The research, led by an Indiana University astronomer, challenges long-held beliefs about isolated “hot Jupiters” and proposes a new mechanism for understanding the evolution of exoplanets.
While Jupiter is farther from the Sun, hot Jupiters are gas giant planets that orbit stars outside our solar system with an orbital period of less than 10 days. Previous studies indicated that they rarely have any nearby companion planets, leading scientists to believe that hot Jupiters formed and evolved through a violent process that kicked other planets out of the region as they approached their host stars. The research team’s findings reveal that hot Jupiters don’t always orbit on their own.
“Our research shows that at least a portion of hot Jupiters could not have formed through a violent process,” said Songuo Wang, assistant professor of astronomy in the College of Arts and Sciences. “This is an important contribution to further our understanding of the formation of hot Jupiters, which can help us learn more about our solar system.”
The study has been published in The Astronomical JournalWang presented the search results in June 2023 meeting of the American Astronomical Society In Albuquerque, New Mexico.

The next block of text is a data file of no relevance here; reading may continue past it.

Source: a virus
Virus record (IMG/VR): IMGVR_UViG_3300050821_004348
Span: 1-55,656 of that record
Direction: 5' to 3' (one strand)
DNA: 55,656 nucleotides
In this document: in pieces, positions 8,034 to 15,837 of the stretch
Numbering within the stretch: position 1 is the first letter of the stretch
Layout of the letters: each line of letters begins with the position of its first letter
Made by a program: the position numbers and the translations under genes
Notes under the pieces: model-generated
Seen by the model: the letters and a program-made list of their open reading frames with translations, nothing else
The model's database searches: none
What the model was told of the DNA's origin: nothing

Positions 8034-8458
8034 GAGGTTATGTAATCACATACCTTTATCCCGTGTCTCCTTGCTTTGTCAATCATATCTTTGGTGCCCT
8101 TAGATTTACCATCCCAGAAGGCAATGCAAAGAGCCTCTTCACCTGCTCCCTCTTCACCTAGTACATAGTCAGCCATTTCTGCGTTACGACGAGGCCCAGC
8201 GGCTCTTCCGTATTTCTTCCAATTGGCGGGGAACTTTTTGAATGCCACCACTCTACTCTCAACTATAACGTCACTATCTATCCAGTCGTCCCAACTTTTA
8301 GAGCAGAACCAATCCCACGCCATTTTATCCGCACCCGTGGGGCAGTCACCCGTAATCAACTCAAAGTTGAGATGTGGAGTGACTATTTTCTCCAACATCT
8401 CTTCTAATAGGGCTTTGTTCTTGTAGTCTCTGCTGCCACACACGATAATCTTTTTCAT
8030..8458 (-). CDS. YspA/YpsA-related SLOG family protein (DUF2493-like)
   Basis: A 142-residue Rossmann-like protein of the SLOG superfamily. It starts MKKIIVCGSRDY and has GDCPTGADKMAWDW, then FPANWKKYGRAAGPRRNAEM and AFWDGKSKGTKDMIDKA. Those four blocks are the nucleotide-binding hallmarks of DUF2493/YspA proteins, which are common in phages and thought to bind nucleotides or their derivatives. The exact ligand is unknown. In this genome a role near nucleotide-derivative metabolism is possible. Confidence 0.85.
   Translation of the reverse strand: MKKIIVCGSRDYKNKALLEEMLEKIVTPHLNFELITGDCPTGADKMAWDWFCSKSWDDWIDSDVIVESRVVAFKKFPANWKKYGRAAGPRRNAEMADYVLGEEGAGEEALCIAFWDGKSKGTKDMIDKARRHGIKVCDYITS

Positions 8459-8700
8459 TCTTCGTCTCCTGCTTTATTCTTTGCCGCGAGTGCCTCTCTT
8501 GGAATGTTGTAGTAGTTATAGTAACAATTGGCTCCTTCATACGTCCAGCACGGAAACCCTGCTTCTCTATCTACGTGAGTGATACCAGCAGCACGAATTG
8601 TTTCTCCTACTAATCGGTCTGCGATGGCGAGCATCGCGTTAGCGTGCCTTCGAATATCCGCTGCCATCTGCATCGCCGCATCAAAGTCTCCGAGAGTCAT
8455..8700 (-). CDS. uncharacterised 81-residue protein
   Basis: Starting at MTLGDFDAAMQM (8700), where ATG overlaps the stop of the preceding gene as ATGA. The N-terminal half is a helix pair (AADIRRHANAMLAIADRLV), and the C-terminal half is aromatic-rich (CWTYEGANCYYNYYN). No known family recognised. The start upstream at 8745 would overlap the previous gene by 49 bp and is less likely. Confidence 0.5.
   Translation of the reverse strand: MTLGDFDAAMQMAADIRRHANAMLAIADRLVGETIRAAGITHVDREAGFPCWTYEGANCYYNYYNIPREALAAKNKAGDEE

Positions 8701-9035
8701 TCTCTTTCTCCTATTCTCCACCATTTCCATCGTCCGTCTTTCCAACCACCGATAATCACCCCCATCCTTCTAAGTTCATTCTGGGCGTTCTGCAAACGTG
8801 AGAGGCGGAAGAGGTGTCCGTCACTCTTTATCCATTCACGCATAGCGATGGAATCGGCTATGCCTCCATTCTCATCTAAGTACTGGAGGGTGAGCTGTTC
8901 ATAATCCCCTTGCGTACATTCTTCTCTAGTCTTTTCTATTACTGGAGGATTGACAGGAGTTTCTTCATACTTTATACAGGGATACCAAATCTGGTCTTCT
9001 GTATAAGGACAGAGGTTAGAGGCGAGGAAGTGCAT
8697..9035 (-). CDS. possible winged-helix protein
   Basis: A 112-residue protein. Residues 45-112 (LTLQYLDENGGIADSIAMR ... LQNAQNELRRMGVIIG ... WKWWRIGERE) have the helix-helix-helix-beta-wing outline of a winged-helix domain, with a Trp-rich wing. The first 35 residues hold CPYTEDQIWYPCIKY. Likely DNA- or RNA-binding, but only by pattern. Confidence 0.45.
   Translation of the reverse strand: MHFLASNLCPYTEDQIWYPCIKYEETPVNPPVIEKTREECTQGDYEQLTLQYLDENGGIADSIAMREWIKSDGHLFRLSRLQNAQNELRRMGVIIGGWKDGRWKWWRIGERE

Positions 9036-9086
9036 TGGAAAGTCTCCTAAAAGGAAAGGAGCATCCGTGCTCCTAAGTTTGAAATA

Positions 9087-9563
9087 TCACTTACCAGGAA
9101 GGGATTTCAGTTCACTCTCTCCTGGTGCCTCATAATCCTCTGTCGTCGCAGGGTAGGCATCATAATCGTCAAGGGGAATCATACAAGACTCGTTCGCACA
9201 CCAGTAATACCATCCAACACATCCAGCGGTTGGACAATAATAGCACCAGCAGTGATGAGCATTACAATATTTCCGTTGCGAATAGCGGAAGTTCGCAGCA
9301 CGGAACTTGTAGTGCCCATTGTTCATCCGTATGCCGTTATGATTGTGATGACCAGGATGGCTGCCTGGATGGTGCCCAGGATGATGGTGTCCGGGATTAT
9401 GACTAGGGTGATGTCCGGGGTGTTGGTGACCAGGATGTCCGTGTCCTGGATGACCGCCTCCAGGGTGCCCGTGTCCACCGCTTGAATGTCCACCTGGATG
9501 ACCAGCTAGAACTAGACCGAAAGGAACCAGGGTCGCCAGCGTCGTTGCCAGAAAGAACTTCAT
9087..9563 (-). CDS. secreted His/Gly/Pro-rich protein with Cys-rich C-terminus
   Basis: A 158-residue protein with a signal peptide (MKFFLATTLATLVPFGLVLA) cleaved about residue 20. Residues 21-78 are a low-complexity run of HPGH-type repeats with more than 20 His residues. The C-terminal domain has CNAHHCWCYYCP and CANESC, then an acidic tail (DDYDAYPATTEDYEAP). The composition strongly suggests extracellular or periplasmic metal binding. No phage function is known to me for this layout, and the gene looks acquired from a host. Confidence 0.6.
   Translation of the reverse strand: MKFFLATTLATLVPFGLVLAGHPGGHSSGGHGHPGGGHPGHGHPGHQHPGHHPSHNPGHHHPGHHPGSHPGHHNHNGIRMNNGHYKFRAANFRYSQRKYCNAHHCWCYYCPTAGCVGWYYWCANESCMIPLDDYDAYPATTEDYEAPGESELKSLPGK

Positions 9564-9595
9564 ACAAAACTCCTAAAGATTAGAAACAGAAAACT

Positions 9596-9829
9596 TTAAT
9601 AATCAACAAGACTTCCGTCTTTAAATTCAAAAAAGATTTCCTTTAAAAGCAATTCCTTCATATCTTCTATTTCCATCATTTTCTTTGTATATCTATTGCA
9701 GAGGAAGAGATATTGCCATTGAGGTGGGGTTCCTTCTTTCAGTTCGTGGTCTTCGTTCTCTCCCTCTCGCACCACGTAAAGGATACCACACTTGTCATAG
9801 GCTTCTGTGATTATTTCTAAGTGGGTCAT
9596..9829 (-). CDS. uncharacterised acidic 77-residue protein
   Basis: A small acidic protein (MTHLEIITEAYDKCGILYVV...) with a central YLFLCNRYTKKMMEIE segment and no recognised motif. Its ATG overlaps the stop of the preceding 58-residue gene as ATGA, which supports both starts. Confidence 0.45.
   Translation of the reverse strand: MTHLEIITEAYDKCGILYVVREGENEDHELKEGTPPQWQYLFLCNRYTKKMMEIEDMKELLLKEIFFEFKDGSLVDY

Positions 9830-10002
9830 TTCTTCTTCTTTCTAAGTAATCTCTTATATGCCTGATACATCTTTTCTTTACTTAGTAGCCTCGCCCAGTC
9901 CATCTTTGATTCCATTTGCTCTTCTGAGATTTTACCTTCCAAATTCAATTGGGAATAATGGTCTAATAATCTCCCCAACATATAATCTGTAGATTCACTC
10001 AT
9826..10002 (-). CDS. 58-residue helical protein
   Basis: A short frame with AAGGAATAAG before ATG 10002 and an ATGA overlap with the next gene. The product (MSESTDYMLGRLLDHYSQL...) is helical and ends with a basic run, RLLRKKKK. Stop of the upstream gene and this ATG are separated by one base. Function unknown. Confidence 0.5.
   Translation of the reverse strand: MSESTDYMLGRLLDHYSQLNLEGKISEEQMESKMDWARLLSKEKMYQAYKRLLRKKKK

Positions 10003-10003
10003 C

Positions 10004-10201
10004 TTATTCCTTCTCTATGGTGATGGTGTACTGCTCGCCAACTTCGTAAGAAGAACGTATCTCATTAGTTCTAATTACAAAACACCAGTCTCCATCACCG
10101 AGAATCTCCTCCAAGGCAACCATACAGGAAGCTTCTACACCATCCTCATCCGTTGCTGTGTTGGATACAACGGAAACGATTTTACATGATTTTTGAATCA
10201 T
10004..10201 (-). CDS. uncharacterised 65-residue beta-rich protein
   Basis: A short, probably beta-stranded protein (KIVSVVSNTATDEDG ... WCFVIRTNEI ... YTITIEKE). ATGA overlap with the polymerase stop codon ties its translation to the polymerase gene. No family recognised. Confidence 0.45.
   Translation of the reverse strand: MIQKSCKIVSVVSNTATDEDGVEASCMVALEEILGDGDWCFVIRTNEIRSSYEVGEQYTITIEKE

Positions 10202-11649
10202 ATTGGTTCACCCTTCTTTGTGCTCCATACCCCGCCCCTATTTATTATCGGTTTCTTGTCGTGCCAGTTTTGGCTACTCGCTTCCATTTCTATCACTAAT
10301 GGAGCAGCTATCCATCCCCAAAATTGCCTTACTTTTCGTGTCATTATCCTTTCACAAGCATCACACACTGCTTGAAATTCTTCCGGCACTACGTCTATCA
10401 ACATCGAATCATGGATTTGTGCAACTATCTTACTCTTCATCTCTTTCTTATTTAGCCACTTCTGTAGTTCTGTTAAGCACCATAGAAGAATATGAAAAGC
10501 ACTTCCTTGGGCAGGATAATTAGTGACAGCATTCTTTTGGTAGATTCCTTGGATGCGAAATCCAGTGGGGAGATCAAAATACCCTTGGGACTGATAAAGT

The researchers analyzed the full four-year dataset of warm, hot Jupiter from NASA’s Kepler mission. Warm Jupiters have a longer orbital period, ranging from 10 to 300 days. The researchers used transit timing differences to determine that at least 12% of hot Jupiters and 70% of warm Jupiters have a close companion planet orbiting their host stars.
Wang and his collaborators combined their findings with existing observational limitations to propose a new framework to explain the evolution of hot, warm Jupiters and why some have companion planets. They determined that the formation of hot and warm Jupiter systems depends on the presence of gas giants in the system, which affects how well the planets interact and migrate.
The findings provide a starting point for future research on exoplanets and planets in our solar system.
“The ultimate goal for astronomers is to put our solar system in the bigger picture — are we unique?” Wang said. “This helps us understand why there are no hot Jupiters in our solar system.”
Additional collaborators are Dong-Hong Wu, a lecturer in the Department of Physics at Anhui Normal University, and Malena Rice, a 51 Pegasi b fellow at MIT and upcoming professor at Yale.
Wang has always been interested in the formations and demographics of the outer planets. It uses observational research to try to understand their dynamics and origins, helping astronomers better understand how our solar system fits into a larger cosmic context.
Dong-Hong Wu et al, Evidence for hidden close companions of hot Jupiters, The Astronomical Journal (2023). DOI: 10.3847/1538-3881/acbf3f
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